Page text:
If extra cash has to be raised from somewhere then it kind of makes sense to get it from people who can obviously spare it, which is private car drivers.

King Cnvt
27th September 2007, 09:10
How about taxing the 10,000's of Non Domiciled millionaire/billionaires living tax-free in the tax haven of the UK, rather than the already screwed working man/woman who happens to need a car to make a journey practical?

Just a thought.

"Campaigners have been demanding the removal of rules that allow private equity firms to get tax relief on the debt they use to buy companies, as well as laws introduced by Mr Brown which allow private equity partners to pay as little as 5% tax on the bulk of their income.

"It has been reported that 112,000 individuals indicated "non-dom" status in their self-assessment returns in the tax year to April 2005 - a 74% increase on 2002's figures. Accountants have estimated that if 20% of private equity businessmen left the country if the practice ended, Britain would still be better off by £4.3bn, equivalent to more than a penny off income tax."

And yet the HMRC are more concerned with IR35 than chasing these 112,000 people living tax free in the UK.

chicane
27th September 2007, 09:43
Would there be an advantage to the country if the government greatly reduced the tax on fuel? Drivers would have more money...

Or would the oil companies simply push up the price of petrol in the UK to compensate? It's not like you're going to drive over to France to fill up.

VectraMan
27th September 2007, 09:53
Would there be an advantage to the country if the government greatly reduced the tax on fuel? Drivers would have more money, and I imagine their reaction to having more money would be to buy a nicer car, because that's most important to drivers. Or they'd have more to spend on a bigger mortgage, not to buy a bigger house but to pay more for the same size house - more spare cash = higher property prices.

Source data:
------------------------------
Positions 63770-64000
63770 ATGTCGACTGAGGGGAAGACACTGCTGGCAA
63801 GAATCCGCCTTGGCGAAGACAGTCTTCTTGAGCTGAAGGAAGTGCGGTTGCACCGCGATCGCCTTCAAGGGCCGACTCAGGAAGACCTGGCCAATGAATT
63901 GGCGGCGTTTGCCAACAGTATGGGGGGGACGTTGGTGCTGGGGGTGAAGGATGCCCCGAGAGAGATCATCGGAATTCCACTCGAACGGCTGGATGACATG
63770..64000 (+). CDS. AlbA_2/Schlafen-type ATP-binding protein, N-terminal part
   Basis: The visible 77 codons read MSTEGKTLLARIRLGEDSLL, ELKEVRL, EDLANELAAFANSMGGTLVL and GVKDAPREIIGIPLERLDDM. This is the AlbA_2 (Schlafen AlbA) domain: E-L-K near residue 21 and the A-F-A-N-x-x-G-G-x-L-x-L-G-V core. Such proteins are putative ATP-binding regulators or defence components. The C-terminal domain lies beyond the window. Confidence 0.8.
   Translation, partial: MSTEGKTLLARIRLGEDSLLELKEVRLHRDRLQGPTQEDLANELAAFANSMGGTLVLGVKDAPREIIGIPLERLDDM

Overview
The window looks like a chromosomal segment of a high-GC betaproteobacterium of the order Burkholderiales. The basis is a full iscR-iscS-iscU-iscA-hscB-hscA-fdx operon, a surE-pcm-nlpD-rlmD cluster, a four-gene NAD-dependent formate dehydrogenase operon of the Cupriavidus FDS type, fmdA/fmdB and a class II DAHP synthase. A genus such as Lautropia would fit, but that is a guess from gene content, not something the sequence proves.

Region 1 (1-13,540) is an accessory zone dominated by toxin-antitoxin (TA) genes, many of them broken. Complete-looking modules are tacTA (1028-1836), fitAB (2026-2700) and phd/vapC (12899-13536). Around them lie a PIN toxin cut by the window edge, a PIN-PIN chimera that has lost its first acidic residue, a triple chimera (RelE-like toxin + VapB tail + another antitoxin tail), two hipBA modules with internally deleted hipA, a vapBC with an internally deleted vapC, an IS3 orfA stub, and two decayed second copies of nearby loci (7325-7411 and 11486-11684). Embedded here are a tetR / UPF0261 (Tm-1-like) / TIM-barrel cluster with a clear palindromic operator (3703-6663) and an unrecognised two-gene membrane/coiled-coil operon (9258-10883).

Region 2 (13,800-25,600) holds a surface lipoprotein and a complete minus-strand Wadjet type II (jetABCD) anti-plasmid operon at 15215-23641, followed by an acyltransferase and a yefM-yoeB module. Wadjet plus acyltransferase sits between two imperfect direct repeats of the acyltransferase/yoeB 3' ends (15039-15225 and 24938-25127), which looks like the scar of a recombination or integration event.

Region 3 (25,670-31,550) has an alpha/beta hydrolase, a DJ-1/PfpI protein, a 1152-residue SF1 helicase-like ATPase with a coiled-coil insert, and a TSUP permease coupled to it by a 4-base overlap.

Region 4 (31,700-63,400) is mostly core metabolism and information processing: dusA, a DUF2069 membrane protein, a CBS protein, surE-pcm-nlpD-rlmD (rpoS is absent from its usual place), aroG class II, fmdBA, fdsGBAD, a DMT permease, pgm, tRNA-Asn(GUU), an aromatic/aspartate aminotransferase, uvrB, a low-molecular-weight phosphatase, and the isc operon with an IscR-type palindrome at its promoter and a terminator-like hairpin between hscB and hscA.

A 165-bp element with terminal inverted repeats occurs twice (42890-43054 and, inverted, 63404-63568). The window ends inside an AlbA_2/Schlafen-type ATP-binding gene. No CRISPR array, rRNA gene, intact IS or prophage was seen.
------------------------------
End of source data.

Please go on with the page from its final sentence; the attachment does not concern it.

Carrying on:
Regrettably, I agree with Mr Dang.

However you could say that if tax on fuel is being used as a way to keep us all poorer and keep the economy in check, then that's the same as interest rates. From my point of view I'd much rather see higher interest rates and cheaper fuel.

KathyWoolfe
27th September 2007, 10:36
Part of the explanation of rising prices is it's not so much petrol is rising in value as the pound sterling decreasing in value - something akin to the US dollar. Ergo, selling your labour for pounds sterling (or US dollars) is becoming increasingly foolish.

Sterling is much stronger than the dollar - you can get about 2 dollars for every £. So apart from the taxation there is no reason why petrol should be more expensive here.:mad
Even in Australia - which to my knowledge has to import all its oil - the petrol there is about 95c per litre - on the surface, a similar price to here except for the fact that yoiu get 2 A$ to the £ making their price half of ours :tantrum:

KathyWoolfe
27th September 2007, 10:38
I might be giving the government too many cleverness points here though.

I think so!

_V_
27th September 2007, 10:42
I believe our fuel is in the top 5 most expensive places to buy fuel in the world. This is purely down to us have the most heavily taxed fuel in the world.